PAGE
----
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Find out how smart connected devices can help manufacturing companies make the most of green energy sources such as wind and solar.
AUSTIN, TEXAS, UNITED STATES, April 18, 2023/EINPresswire.com/ — Green Timing Poses An Opportunity – And A Major Challenge – For Manufacturing Companies
Cheap renewable energy from solar and wind sources offers a great opportunity for manufacturing companies that are urgently seeking ways to significantly reduce their expenditures on expensive energy supplies.
But getting there will require some significant changes in the way the energy is consumed by people.
In this Formaspace report, we look at the opportunities and challenges of Green Timing, the practice of optimizing energy use to synchronize it with green energy production.
What’s All The Fuss About? Why The Need To Change?
The traditional role of electricity grid operators is to carefully match the production of electricity with the rate of demand. But if demand ever exceeds supply, the grid operators will need to initiate sudden blackouts to protect the grid from damage.
The traditional approach grid operators have used for decades is to produce daily “energy use” forecasts and place power generation sources (whether coal, gas, nuclear, or hydroelectric) on standby reserve, ready to fire up as demand rises.
Electricity demand typically surges in the morning as people rise to prepare for work and school. It peaks again in the late afternoon as workers come home and switch on air conditioners to cool buildings or use appliances for cooking or cleaning. Demand then drops significantly overnight.
To smooth out the demand curve, utilities have long offered variable rates to industrial customers (and residential customers with smart meters), encouraging them to use more electricity at night and less during the day – which reduces the need for capital investments in new power generation facilities to meet peak demand during the day.
Renewable Energy Sources Are Significantly Cheaper But Far Less Predictable
Renewable energy sources, such as solar and wind, have thrown a monkey wrench into the careful planning matching production with demand.
Wind and solar energy production can provide significant amounts of very cheap electricity during the day – with far less capital investment compared to building a new fossil fuel or nuclear power plant (assuming there are sufficient transmission lines to connect them to the major power grids).
However, as soon as the sun goes down (which also tends to cause the winds to decrease), utility operators need to turn to other energy sources to keep the lights on. (Cloudy or windless days also curtail solar and wind energy significantly, adding to the unpredictability issue.)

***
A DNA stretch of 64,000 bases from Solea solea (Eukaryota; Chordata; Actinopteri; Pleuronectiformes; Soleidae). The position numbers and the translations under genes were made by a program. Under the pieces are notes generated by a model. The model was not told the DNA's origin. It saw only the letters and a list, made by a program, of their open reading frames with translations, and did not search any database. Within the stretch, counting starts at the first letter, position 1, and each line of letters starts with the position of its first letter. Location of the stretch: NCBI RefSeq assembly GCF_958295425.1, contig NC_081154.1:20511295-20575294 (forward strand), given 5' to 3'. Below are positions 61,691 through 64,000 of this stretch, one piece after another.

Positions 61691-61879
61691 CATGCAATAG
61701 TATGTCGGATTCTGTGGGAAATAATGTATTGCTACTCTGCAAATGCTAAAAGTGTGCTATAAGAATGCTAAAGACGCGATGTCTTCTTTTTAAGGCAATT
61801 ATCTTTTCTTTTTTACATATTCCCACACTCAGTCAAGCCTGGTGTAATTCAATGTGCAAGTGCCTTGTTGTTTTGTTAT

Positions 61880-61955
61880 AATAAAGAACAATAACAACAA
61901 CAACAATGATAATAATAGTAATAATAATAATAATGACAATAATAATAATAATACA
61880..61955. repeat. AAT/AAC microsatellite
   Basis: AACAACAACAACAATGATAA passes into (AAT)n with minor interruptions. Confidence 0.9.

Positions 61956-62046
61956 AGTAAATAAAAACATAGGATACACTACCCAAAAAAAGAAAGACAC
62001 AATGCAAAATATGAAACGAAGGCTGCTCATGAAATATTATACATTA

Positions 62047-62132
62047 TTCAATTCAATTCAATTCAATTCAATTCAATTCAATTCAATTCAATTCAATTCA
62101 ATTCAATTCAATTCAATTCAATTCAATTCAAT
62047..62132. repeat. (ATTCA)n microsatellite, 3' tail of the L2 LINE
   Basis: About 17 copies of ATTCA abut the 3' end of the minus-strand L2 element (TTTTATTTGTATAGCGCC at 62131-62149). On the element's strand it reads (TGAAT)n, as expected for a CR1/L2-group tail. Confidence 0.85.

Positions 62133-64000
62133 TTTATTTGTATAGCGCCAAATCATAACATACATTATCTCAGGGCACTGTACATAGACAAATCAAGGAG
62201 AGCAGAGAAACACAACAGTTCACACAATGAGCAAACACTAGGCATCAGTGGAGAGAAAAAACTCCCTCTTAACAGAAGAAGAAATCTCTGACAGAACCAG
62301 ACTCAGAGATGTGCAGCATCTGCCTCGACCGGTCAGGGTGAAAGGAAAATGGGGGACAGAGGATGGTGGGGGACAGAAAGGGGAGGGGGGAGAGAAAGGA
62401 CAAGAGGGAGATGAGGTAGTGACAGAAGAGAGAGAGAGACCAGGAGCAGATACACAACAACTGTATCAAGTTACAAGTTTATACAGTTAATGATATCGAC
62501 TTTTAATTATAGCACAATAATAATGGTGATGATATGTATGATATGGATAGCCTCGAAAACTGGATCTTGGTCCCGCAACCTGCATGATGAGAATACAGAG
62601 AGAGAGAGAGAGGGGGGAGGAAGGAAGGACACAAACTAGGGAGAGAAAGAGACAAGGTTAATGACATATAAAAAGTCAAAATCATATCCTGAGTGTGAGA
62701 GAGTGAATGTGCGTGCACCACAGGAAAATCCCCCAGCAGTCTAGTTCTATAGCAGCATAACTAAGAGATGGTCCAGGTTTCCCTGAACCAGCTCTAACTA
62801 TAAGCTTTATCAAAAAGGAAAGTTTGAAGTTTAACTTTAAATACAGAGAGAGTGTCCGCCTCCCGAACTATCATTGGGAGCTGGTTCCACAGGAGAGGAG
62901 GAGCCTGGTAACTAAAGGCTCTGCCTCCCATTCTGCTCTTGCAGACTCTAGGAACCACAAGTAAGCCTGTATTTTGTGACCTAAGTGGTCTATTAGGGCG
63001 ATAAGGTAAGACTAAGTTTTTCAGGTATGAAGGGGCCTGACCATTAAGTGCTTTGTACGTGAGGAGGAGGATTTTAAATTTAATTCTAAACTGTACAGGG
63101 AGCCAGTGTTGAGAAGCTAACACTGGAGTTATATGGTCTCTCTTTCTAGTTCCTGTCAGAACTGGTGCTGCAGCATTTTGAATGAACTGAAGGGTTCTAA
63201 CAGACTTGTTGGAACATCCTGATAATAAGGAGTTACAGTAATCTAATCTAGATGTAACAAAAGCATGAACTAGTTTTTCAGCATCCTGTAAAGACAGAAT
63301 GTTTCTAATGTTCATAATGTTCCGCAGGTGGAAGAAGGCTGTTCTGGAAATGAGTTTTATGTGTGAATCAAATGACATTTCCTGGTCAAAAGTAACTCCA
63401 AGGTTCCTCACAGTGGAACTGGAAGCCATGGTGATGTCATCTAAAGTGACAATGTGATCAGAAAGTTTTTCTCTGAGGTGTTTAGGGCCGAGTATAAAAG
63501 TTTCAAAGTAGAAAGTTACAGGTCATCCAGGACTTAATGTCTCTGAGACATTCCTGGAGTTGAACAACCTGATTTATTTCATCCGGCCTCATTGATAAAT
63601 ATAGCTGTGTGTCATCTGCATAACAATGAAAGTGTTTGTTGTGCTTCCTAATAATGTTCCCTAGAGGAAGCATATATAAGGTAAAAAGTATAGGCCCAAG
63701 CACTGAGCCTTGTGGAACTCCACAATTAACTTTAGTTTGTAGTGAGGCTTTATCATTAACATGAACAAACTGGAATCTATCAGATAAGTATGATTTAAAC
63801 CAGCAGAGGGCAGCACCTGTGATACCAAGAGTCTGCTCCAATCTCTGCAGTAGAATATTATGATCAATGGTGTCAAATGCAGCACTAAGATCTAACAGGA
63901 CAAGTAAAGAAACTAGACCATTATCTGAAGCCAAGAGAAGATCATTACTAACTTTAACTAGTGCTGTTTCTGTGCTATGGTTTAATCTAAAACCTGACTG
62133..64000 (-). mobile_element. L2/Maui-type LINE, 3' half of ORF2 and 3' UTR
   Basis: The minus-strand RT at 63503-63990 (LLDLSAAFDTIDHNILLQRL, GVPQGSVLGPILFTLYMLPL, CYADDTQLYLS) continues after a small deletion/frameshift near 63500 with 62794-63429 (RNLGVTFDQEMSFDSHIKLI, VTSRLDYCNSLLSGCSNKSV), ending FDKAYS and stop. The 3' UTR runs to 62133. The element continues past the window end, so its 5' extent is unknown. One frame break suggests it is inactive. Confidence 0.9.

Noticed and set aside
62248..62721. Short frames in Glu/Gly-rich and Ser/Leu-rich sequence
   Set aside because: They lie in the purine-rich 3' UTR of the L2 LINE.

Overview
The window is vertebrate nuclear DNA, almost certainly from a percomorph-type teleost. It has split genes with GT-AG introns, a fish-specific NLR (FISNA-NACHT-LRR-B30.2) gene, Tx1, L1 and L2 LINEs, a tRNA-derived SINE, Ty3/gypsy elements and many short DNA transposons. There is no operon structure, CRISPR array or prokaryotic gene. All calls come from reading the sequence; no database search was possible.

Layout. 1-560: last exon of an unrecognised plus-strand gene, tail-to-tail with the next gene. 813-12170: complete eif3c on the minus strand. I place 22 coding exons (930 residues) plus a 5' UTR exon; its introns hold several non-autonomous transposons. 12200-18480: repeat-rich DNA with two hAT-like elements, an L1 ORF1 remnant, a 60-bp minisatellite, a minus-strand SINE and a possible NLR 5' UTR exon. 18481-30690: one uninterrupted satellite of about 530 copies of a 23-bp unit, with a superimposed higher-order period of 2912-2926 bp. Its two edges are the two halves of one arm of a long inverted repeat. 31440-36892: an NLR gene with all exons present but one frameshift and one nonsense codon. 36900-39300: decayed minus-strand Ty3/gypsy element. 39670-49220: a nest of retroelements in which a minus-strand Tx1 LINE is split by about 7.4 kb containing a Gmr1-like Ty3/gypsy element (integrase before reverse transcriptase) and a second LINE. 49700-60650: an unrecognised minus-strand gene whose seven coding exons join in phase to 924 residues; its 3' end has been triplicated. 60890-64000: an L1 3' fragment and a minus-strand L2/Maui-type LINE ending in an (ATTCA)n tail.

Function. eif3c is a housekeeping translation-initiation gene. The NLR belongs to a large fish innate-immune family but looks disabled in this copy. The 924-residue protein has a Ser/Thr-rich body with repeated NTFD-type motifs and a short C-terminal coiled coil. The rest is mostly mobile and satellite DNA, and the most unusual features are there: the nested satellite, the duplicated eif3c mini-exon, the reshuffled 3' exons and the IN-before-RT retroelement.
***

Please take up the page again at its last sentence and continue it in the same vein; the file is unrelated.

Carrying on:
AI-Powered Tools Can Forecast Availability Of Green Energy Sources
Thus, renewable solar and wind are both a salvation (due to their low cost) and a curse (due to unpredictability) for utility operators.
Assuming for a moment that storing electricity at scale is not yet economical – operators and federal regulators are looking at how to implement Green Timing mechanisms that match electric demand with production.
Traditionally energy utilities have relied on variable pricing to encourage industrial and consumer users to change their behavior.
Back in the day, industrial manufacturing companies could (if they chose to) adjust their energy-intensive process schedules to take advantage of lower electricity rates at night.
But with solar and wind, the cheapest time of day to produce electricity on a sunny day might be in the heat of the afternoon, when the sun and the winds are strongest – but the situation might be different on a windless, cloudy day.
Utility operators are expanding their forecasting tools by adding AI-powered data analysis capabilities to predict when the “greenest” electricity will be available.
However, on the demand side, keeping track of these changes “manually” throughout the day is too difficult for industrial and consumer users – making this an ideal problem to automate.
This is where Green Timing and micro-scheduling come into play – an approach where utility operators share their green energy usage and production forecasts directly with smart, internet-connected appliances and equipment.
Apple recently introduced a Green Timing feature for iPhones. The company gathers energy supply data from utility operators across the country and uses an AI-powered algorithm to adjust when each iPhone draws power from the local grid to top up its battery. For example, if Apple knows the phone is plugged in during the day, it might recharge it when more solar and wind power is available in the area.
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